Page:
How We Can Improve the Quality of Care for Patients Requesting Medical Assistance in Dying: A Qualitative Study of Health Care Providers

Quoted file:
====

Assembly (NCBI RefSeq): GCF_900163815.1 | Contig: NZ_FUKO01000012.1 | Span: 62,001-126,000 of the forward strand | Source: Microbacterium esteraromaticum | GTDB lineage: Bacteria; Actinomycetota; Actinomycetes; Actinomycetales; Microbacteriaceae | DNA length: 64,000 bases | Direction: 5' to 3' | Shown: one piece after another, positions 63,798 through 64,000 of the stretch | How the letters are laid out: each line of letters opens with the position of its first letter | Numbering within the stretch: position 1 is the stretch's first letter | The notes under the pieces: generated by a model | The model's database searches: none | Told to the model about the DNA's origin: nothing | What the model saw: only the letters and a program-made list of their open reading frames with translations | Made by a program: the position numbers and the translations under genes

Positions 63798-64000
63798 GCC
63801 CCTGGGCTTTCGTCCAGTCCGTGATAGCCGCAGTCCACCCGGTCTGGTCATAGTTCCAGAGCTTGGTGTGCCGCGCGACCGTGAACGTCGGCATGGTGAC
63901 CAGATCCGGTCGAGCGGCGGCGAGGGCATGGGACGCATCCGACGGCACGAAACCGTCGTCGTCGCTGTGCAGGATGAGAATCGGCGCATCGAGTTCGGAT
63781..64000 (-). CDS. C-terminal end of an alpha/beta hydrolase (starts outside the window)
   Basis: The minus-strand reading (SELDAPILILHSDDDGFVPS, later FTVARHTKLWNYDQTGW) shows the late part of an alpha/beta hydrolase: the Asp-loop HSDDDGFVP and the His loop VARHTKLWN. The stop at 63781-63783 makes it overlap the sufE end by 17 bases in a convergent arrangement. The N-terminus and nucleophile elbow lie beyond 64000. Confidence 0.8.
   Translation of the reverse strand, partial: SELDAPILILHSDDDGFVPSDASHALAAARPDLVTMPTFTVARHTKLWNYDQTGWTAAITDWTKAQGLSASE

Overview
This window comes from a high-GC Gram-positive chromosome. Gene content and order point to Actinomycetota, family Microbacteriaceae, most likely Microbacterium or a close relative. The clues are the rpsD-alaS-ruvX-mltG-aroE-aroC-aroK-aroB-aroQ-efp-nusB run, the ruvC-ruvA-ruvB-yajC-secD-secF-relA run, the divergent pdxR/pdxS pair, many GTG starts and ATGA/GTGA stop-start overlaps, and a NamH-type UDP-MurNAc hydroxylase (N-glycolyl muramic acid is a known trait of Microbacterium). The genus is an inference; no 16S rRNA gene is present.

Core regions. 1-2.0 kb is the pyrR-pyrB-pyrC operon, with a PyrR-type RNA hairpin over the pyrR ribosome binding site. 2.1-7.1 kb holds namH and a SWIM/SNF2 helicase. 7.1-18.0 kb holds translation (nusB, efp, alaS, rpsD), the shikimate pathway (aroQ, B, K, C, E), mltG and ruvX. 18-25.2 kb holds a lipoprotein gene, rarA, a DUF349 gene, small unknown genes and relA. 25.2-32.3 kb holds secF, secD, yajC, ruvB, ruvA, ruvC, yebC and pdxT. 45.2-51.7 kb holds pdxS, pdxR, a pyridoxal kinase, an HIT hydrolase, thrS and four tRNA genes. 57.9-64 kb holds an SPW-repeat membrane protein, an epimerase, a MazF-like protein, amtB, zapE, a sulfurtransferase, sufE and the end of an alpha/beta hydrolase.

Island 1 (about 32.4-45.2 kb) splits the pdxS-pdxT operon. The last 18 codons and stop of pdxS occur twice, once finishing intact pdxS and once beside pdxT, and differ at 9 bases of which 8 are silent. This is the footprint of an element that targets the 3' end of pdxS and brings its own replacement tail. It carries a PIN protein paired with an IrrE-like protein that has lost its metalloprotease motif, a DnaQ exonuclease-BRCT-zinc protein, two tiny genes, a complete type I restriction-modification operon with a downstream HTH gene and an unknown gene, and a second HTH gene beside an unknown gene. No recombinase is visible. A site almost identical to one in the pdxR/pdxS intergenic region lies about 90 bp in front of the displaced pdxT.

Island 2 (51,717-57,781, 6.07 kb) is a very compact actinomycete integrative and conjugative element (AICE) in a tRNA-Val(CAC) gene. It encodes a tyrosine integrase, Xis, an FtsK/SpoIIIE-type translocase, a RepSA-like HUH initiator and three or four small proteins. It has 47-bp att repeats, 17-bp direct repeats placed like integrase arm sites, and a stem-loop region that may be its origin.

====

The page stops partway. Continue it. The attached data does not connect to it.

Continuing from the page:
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CONTEXT: Since Canada decriminalized medical assistance in dying (MAID) in 2015, clinicians and organizations have developed policies and protocols to implement assisted dying in clinical practice. Five years on, there is little consensus as to what constitutes high-quality care in MAID. OBJECTIVES: To describe MAID clinicians' perspectives on quality of care in MAID, including challenges, successes, and clinical practice suggestions. METHODS: We conducted an exploratory, multicenter, and qualitative study at four Canadian centers. Using a semistructured interview guide, we conducted interviews with 20 health care providers. Interviews were transcribed and deidentified before analysis. Adopting a qualitative descriptive approach, we used a thematic analysis to identify primary and secondary themes in the interviews and practice suggestions to improve quality of care to patients who request MAID. RESULTS: We identified three major themes. 1) Improving access and patient experience: clinicians described struggles in ensuring equitable access to MAID and supporting MAID patients and their families. 2) Supporting providers and sustainability: clinicians described managing MAID workload, remuneration, educational needs, and the emotional impact of participating in assisted dying. 3) Institutional support: descriptions of MAID communication tools and training, use of standardized care pathways, interprofessional collaboration, and human resource planning. Clinicians also described suggestions for clinical practice to improve quality of care. CONCLUSION: Canadian health care providers described unique challenges in caring for patients who request MAID, along with practices to improve the quality of care.
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